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Adventures With Slings
I’ve lived a life that has been intertwined with firearms. From the years I spent as a Marine, to being a recreational and competition shooter, and of course a hunter. One thing that has tied me to my guns has always been slings. I’m an advocate for high quality, well-made slings. They connect me to the rifle, which is more notable than it seems. The events I’ve gone through carrying guns have long taught me the value of a high quality sling. I’ve gathered a few notable events that have really formed my opinions on the reasons slings are an absolute necessity.

Those Two Turkeys
When I was sixteen I found myself in the middle of spring gobbler season in Northwest Florida. I’d had never hunted turkeys, but was always up for a challenge. While most hunt turkeys from the ground I was new to this, so I used tree stand. I parked myself at the edge of a field and sat comfortably in my stand.

I wasn’t sitting for long when I started hearing a gobbler to my right. Then it seemed like I heard him moving behind me. Then to my right again, and then behind me. As he got closer I realized he was actually two separate turkeys. The gobbler behind me slowly got louder as the one to my right faded away. I slowly spun around, I couldn’t stand very well, and because the tree I was hooked was behind me I couldn’t really look around.

Being 16 and full of piss and vinegar didn’t stop me. I looped my sling around my back. I spun around, got my knees on the seat and leaned out from the tree stand. My off hand held onto the tree stand as I leaned over and out. The sling was supporting the weight of my shotgun as one hand was all I had to shoot with. I saw my gobbler, put the bead of my shotgun on him and squeezed the trigger.

As I spun to get out of this position I racked the pump action shotgun out of habit. At the same time the second gobbler panicked and ran right in front of me. Using the sling to help support my gun I got my bead on the second turkey and he was mine. Without my sling I’d have gotten maybe one of them. Because of my sling I got both.

The Log Crossing
As a machine gunner is Afghanistan I met plenty of situations where my thirty-pound machine gun was a serious hassle. One was a log crossing. Under the log crossing was the about 4 feet of flowing water. This was a strong current, nearly rolling. This little log was challenging enough with a rifle; with a machine gun it was a nerve racking nightmare.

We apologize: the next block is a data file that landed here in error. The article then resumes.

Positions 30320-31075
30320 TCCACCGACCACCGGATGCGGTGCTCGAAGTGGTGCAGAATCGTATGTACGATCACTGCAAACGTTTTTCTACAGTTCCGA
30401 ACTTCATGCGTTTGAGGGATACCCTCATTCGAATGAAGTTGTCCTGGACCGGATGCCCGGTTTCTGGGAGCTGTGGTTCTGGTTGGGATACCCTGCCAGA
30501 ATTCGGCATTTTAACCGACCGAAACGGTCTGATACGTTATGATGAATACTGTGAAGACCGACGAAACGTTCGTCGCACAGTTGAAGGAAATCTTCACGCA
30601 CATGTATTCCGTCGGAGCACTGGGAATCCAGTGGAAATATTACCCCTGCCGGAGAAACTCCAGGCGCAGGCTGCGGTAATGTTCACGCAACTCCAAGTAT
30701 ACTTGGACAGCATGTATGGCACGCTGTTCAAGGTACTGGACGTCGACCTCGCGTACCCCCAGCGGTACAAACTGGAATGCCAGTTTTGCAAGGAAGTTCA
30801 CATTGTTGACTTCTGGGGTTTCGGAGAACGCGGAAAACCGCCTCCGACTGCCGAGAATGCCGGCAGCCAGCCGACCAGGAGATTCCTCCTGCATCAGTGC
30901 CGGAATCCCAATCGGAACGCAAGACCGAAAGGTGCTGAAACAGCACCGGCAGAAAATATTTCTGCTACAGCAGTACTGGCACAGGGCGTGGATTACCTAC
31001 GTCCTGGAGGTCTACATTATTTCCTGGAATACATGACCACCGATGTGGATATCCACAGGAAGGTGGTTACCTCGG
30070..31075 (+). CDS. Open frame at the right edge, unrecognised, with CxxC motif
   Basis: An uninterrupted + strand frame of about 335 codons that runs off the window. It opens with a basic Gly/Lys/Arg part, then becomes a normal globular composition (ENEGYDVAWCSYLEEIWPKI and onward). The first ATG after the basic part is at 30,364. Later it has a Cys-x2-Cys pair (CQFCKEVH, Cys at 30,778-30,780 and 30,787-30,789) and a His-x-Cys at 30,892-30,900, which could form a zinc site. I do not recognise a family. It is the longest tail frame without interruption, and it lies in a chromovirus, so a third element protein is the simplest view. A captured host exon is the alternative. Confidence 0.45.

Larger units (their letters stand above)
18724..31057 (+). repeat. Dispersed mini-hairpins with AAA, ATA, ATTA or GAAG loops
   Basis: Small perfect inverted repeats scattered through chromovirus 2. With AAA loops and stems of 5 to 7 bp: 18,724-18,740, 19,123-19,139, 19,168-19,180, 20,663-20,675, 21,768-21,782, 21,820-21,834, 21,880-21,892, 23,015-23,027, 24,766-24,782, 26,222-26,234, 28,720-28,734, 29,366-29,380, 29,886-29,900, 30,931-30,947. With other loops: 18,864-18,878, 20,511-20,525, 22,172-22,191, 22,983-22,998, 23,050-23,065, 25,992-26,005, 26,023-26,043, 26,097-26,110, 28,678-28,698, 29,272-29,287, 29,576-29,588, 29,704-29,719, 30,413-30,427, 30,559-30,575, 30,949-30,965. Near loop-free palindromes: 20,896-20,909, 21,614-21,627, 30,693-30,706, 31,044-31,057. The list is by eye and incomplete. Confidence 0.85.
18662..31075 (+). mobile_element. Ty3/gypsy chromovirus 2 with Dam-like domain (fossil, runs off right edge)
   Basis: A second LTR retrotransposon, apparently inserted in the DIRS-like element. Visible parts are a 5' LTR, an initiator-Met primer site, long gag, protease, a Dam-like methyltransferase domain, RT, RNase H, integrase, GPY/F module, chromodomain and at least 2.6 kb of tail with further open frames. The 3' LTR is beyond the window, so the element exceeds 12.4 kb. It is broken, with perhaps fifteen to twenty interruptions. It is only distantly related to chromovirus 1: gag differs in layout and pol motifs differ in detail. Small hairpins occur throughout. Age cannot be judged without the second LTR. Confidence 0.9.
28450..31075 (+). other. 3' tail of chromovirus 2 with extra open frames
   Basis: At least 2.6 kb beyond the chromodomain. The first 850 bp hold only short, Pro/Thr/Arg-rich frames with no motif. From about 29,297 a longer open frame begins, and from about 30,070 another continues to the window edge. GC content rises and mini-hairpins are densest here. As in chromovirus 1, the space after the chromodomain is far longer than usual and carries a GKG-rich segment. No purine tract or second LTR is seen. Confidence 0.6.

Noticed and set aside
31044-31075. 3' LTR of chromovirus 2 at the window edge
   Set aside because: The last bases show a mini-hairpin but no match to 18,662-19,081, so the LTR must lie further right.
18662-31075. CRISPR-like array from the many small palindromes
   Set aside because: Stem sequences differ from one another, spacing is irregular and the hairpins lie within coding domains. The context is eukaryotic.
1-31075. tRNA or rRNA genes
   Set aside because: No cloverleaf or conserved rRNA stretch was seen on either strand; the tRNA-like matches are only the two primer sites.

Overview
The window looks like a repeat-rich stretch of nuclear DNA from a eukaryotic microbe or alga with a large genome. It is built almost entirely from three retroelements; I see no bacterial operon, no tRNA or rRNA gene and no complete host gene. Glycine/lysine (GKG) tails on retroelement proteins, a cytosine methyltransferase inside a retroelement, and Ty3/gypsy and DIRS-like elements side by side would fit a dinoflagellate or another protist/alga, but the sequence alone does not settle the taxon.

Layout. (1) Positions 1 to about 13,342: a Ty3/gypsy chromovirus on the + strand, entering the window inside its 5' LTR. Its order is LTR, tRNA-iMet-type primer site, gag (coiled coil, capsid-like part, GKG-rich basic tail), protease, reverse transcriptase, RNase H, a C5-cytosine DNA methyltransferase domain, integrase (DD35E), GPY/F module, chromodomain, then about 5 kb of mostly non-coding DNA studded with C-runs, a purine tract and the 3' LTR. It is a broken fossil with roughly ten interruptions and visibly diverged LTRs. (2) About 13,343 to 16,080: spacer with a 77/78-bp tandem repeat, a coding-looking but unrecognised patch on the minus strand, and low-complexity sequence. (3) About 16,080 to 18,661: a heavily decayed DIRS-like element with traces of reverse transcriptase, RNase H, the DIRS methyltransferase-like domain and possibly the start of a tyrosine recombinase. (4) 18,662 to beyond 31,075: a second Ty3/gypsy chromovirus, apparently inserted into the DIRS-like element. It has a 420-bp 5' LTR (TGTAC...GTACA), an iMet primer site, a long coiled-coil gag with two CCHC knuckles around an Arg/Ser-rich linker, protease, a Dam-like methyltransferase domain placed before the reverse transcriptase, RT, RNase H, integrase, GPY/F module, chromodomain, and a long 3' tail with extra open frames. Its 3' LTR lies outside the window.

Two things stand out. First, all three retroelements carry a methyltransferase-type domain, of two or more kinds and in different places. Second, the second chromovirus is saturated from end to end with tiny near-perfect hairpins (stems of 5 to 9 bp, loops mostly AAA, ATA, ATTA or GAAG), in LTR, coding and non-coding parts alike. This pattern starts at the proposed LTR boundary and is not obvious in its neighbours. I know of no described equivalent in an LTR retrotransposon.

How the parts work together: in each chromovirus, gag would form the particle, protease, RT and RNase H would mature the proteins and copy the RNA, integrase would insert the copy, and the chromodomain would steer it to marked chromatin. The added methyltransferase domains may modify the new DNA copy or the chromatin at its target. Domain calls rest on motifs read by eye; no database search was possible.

One morning on patrol it was quite humid and foggy. When the fog settled on the log things became slippery. One day the fates aligned and as I put that step on the middle of the log my foot came out from under me. Down I went, falling backwards, flailing my arms like I could fly. Big surprise I couldn’t.

To the bottom I went. The water pulled at me, but it wasn’t strong enough to pull me. However, I could feel it tugging my weapon, not hard, but enough to make it move. The water was so brown I couldn’t see a thing if I wanted. Without my sling, my squad and I would’ve spent hours combing that stream until to find my M240. Instead, I was wet and miserable and teased the rest of the patrol. But I still had my gun.

Working Transitions
The last story I have is during some MOUT training. MOUT is Movement over urban terrain. It is essentially how to fight inside a city. This was something I observed which impressed the hell out of me. I was playing the role of ‘bad guy’ versus other Marines in this training.

The good guys goal was to clear the house of the bad guys. We took positions in areas we’d knew they’d be the most vulnerable. I was in position with another ‘bad guy’ by a door to intercept the entry team. We snugged up close to the door to take by absolute surprise and deny them entry.

The first man through the door and slightly stumbled, slowing his entry. My buddy took the opportunity and grabbed the barrel of the point man. The point man was also the Platoon Sergeant, apparently leading by example. In an instant the point man dropped his grip on his rifle and transitioned to his pistol. My buddy couldn’t take the rifle because it was slung, and the Platoon Sergeant/Point man pointed his handgun and said bang triumphantly. It the fastest and most effective transition I’d ever seen.

Parting Shots
These are just three of the stories that involve slings in my military career. Outside of these funnier, more interesting stories, a sling is a must have when carrying a gun. Just for convenience, for safety, and for comfort. If it’s a long gun it needs a sling, if it’s a pistol it needs a holster. It’s not rocket science.

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